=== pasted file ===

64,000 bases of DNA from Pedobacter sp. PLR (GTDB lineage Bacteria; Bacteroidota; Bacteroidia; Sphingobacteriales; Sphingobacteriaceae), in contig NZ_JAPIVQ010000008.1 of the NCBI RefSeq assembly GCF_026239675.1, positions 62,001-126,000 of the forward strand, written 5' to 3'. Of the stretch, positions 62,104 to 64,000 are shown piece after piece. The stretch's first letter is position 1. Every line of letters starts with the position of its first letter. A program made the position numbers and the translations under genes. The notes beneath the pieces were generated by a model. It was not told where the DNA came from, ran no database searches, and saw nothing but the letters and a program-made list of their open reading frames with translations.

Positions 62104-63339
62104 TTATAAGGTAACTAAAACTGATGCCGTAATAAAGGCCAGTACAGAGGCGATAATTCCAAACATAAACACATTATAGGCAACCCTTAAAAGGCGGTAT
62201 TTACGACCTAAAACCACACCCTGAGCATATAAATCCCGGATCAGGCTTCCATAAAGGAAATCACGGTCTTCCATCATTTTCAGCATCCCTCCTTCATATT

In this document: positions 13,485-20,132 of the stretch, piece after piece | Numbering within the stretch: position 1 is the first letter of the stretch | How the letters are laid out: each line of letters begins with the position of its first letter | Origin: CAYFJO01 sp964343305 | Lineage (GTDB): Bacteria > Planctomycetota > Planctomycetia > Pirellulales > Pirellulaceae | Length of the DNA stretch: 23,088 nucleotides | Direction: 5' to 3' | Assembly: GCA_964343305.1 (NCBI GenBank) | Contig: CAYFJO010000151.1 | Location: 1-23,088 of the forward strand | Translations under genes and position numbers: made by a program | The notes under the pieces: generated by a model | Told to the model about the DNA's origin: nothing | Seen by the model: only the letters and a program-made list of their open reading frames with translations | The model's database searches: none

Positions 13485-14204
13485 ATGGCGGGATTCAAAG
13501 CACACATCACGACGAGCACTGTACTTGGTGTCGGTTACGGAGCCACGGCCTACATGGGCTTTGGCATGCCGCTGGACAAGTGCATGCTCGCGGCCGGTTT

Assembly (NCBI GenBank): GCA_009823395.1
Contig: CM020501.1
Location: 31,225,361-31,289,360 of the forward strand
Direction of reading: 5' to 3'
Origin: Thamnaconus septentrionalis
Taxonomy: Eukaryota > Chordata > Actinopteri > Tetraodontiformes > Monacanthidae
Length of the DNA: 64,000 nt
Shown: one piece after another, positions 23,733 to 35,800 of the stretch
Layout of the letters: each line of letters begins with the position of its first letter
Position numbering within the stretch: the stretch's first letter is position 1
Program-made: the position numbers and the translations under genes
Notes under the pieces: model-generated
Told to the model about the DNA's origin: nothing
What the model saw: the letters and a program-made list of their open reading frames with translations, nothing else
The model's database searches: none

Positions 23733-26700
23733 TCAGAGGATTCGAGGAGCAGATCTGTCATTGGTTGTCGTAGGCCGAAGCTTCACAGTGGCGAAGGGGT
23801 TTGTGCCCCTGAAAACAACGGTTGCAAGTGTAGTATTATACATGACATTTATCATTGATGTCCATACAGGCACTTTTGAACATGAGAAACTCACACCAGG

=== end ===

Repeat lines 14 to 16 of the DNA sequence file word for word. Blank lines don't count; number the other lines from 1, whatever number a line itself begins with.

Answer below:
Taxonomy: Eukaryota > Chordata > Actinopteri > Tetraodontiformes > Monacanthidae
Length of the DNA: 64,000 nt
Shown: one piece after another, positions 23,733 to 35,800 of the stretch